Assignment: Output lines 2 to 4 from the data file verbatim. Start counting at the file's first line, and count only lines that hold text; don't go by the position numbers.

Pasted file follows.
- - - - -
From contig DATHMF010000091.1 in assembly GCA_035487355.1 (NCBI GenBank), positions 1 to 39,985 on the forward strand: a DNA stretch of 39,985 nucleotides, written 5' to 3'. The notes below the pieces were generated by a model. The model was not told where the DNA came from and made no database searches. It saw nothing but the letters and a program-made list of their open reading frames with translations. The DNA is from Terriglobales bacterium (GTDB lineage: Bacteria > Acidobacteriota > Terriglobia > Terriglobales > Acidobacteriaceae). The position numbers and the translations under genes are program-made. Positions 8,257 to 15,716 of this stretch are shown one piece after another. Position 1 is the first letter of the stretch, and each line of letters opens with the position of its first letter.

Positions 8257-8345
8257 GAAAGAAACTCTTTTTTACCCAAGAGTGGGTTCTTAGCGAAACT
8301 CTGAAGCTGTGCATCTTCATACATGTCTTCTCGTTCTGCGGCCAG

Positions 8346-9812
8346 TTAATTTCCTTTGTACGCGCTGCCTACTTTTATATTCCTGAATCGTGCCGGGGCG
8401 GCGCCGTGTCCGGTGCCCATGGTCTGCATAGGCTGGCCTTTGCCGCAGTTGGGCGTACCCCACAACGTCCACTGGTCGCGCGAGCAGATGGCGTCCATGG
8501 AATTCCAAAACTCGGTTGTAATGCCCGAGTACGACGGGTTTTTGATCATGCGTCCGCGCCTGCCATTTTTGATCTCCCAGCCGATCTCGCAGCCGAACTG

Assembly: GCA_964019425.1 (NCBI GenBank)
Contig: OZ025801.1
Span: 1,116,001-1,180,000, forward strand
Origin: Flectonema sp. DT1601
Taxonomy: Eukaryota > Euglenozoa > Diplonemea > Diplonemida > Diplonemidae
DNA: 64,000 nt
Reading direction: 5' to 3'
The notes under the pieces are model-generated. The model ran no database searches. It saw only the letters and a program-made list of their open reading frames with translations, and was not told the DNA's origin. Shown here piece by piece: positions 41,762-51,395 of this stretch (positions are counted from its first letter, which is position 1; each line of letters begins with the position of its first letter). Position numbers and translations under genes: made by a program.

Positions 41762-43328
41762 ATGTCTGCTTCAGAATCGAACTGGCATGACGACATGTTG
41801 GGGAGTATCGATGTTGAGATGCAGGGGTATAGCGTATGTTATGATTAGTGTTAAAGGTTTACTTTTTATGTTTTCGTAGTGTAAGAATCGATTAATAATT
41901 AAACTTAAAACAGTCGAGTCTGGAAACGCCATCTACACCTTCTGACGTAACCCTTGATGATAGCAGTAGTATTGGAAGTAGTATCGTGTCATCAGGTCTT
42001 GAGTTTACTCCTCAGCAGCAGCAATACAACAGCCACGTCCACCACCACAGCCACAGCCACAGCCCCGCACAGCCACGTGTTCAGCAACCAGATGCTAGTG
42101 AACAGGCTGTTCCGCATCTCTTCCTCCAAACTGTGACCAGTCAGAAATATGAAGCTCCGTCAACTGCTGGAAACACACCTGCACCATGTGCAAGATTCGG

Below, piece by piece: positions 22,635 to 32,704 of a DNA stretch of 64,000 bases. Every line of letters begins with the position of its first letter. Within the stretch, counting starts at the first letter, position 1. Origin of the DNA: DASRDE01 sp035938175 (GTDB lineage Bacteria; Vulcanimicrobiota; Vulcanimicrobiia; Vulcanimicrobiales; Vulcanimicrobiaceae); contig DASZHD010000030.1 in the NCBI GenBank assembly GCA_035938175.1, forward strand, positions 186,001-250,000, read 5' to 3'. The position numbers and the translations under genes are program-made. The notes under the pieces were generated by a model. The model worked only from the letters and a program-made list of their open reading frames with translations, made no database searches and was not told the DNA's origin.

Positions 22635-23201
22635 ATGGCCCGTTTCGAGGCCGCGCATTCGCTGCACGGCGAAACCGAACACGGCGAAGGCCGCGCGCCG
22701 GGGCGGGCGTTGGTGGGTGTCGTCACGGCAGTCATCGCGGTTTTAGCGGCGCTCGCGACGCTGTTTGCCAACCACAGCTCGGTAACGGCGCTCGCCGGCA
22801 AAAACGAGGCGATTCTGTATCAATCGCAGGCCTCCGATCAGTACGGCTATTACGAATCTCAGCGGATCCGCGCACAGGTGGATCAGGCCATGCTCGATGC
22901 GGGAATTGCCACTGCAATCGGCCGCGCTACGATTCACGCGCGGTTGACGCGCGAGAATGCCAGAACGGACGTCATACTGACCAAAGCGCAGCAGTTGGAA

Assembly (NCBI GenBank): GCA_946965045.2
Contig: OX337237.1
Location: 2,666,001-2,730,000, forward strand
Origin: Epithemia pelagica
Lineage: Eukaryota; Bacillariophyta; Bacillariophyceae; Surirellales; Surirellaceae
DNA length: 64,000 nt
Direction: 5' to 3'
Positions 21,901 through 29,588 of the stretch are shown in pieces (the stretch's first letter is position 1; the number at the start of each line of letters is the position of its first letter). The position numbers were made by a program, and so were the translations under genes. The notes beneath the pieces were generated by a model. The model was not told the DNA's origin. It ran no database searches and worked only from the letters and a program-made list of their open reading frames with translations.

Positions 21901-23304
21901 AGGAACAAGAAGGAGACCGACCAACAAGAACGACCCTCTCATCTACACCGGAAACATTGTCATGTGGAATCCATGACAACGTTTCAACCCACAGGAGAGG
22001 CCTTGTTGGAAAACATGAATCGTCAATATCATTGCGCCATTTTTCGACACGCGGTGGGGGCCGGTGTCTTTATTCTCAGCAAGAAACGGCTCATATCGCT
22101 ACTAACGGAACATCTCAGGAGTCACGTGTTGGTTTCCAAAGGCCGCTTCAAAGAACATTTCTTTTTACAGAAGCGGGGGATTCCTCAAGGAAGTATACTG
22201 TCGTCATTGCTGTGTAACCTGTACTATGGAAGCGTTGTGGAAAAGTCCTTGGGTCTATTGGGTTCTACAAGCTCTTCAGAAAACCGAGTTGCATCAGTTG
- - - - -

Positions 8257-8345
8257 GAAAGAAACTCTTTTTTACCCAAGAGTGGGTTCTTAGCGAAACT
8301 CTGAAGCTGTGCATCTTCATACATGTCTTCTCGTTCTGCGGCCAG